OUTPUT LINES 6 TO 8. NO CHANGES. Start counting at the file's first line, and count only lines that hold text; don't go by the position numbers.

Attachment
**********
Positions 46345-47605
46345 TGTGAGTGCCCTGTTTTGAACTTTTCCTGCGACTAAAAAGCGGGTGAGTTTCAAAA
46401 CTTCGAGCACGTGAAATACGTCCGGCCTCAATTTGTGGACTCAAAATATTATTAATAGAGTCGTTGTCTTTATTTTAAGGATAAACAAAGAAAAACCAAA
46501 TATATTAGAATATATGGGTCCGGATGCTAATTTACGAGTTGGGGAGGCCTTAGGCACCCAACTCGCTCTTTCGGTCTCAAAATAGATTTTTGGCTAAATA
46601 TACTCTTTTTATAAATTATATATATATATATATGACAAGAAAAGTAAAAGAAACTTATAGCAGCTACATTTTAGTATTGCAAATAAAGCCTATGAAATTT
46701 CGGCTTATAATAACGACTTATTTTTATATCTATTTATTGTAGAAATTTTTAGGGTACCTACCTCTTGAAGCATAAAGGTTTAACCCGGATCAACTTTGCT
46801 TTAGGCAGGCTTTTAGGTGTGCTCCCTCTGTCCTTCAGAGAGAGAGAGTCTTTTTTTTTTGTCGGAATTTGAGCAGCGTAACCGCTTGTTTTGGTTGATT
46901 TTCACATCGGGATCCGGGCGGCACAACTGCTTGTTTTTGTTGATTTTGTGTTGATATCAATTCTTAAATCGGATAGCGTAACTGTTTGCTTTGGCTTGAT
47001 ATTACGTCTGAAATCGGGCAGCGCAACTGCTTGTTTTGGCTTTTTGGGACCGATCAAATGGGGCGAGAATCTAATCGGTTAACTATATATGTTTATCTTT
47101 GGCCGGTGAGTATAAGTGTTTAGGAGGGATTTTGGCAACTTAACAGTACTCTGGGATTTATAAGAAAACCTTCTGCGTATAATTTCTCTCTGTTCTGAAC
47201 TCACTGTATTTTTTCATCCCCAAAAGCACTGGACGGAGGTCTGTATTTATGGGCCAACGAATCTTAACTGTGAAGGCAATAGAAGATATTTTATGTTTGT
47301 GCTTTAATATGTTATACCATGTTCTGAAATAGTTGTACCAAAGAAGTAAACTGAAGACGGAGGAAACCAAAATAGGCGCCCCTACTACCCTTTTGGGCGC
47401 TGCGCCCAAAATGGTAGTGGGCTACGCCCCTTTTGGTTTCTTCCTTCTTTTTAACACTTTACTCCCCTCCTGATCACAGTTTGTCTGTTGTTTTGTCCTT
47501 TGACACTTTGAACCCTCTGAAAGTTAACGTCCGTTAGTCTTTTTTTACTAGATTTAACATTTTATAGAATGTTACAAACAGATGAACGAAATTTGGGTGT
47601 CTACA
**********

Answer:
46701 CGGCTTATAATAACGACTTATTTTTATATCTATTTATTGTAGAAATTTTTAGGGTACCTACCTCTTGAAGCATAAAGGTTTAACCCGGATCAACTTTGCT
46801 TTAGGCAGGCTTTTAGGTGTGCTCCCTCTGTCCTTCAGAGAGAGAGAGTCTTTTTTTTTTGTCGGAATTTGAGCAGCGTAACCGCTTGTTTTGGTTGATT
46901 TTCACATCGGGATCCGGGCGGCACAACTGCTTGTTTTTGTTGATTTTGTGTTGATATCAATTCTTAAATCGGATAGCGTAACTGTTTGCTTTGGCTTGAT